Ailing Preston Corp. seeks aid from Goldman Sachs

August 15, 1992|By Kim Clark | Kim Clark,Staff Writer

Preston Corp., the Eastern Shore-based owner of Preston Trucking, said yesterday that it had hired Goldman Sachs & Co. to help it consider reshaping the way it does business.

The New York investment company will have several months to study Preston and suggest ways of improving its financial return to stockholders, Preston Chairman William B. Potter said yesterday.

Mr. Potter said Preston, which is publicly traded, decided to rethink its operations because of a string of losses.

In the first six months of 1992, Preston lost about $3 million. The company, which has been suffering from intense competition and low prices, has lost money in each of the past three years.

The company said Goldman will help in examining "strategic financial alternatives, restructuring possibilities and operating initiatives."

In December, the company restructured its loans and lines of credit, extending repayment terms.

And two years ago, the company closed two subsidiaries that specialized in long-distance and full-truckload hauling.

The company also has closed some terminals and laid off employees.

Preston's stock, which has fallen about 50 percent in value in the past year, finished the day up 37.5 cents, at $4.625 a share.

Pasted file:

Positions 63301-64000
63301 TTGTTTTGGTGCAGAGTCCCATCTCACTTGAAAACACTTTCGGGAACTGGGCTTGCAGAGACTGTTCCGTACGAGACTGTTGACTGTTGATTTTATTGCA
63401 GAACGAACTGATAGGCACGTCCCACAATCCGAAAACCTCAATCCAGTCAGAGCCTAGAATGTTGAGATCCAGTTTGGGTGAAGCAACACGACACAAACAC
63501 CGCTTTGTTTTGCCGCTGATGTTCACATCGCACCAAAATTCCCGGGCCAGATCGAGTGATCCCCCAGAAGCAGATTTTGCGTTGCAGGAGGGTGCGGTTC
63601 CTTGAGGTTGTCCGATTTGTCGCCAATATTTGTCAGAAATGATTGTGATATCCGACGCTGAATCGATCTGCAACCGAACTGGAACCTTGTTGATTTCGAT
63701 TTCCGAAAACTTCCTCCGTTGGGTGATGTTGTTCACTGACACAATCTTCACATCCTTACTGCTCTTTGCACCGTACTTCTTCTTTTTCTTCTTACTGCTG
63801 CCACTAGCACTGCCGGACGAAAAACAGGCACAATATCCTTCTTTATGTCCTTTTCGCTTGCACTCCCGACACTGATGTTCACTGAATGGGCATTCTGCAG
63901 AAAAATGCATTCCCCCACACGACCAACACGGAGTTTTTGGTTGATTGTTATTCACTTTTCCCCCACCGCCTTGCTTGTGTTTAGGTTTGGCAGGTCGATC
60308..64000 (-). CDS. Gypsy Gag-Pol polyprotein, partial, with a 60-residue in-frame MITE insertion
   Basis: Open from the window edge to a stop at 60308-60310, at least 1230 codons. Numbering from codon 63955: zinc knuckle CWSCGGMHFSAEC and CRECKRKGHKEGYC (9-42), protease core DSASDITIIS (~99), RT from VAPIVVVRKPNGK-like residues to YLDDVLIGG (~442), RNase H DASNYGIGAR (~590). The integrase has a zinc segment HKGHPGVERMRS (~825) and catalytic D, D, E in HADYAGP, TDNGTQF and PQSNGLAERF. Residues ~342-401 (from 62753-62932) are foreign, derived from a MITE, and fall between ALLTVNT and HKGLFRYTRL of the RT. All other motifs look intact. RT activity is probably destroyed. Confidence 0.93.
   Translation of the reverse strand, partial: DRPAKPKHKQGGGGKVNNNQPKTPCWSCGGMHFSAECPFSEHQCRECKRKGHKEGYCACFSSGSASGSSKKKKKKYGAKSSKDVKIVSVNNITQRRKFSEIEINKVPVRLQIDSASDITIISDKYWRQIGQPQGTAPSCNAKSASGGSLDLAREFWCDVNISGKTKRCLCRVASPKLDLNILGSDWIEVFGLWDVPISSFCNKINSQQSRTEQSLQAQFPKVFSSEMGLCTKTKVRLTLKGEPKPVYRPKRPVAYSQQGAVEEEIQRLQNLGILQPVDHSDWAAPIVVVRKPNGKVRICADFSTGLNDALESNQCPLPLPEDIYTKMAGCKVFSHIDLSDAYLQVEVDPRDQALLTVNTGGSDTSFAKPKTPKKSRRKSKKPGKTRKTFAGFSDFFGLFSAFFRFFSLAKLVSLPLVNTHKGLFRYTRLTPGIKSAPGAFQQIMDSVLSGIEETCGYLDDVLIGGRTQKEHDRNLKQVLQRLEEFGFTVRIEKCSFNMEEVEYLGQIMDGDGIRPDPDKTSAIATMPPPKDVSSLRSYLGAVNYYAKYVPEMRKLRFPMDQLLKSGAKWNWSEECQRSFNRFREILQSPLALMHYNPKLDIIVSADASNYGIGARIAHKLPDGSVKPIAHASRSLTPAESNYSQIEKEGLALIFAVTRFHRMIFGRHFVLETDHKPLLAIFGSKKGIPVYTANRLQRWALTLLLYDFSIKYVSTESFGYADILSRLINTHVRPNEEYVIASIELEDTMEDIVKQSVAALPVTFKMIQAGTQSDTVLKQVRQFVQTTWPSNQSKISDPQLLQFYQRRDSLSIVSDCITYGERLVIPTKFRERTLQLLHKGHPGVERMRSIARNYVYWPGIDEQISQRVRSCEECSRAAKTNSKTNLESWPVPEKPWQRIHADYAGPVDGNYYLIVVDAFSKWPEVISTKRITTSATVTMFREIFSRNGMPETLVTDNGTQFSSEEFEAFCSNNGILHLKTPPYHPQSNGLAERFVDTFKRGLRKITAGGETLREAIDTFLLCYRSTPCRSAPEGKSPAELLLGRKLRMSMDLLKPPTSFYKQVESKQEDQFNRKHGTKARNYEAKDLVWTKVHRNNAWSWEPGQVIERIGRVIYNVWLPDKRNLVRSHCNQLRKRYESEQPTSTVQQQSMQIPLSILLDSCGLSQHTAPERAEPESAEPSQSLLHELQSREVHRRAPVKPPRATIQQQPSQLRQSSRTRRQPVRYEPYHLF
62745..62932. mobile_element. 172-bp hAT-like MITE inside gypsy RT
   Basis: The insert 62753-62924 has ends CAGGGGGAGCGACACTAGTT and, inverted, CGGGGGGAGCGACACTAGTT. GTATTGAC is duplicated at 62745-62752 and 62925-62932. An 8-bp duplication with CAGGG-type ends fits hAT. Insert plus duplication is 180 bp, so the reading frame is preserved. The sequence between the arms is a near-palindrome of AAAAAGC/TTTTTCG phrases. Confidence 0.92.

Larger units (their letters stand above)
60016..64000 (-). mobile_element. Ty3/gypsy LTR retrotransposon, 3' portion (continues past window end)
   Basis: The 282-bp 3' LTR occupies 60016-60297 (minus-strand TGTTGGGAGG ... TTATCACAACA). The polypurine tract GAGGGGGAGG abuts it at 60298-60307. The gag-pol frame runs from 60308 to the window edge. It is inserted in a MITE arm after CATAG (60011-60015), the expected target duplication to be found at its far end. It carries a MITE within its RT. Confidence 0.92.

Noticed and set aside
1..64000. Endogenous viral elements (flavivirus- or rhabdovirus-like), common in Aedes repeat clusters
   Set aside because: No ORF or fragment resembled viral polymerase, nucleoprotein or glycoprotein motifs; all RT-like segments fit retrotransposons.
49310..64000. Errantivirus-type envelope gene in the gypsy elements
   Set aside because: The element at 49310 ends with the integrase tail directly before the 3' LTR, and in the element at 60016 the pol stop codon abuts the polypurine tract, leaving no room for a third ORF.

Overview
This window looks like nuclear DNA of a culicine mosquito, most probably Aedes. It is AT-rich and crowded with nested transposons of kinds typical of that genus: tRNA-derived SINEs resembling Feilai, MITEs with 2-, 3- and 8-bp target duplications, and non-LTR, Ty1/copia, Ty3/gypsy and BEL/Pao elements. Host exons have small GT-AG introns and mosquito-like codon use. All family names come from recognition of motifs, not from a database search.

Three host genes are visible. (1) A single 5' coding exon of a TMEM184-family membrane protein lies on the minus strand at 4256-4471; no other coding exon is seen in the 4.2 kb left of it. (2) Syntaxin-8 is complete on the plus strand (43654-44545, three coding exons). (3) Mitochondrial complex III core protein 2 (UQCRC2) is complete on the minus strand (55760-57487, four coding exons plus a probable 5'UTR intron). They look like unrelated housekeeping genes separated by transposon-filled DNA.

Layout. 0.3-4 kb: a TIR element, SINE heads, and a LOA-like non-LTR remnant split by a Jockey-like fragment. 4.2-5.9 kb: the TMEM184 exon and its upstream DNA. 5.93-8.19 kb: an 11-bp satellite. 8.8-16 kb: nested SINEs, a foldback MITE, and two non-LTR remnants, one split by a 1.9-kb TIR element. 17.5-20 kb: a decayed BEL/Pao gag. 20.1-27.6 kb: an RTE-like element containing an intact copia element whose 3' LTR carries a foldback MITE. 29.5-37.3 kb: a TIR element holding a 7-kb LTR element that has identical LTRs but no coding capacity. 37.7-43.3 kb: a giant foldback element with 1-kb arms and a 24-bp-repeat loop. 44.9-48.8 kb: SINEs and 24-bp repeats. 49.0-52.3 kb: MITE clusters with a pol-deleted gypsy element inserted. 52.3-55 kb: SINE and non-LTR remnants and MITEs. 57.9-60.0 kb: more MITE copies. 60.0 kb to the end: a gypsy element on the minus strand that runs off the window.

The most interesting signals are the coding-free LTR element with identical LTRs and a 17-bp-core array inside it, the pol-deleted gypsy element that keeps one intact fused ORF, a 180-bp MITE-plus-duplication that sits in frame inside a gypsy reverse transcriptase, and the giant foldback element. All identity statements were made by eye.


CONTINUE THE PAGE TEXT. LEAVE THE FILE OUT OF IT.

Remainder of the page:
Doug Rockel, who follows the company's stock for Merrill Lynch Global Securities in New York, said last night that he would not speculate on what the announcement means.

But he said that many companies in Preston's business have not been able to survive the tough times of the past couple of years. Some trucking companies have started to rebound, but the industry in general is still consolidating, he said.

Martin Landy, Preston's vice president for marketing, said yesterday there was no truth to a rumor that a competitor had offered to buy the company.

He said the Preston Trucking division will continue moving toward the creation of two subsidiaries -- one serving the Northeast and one serving the Midwest -- and will still focus on the short-haul, less-than-truckload business.

He said he does not think the announcement means anything earthshaking for Preston.

"We are here for the long haul . . . and the short haul," he said.

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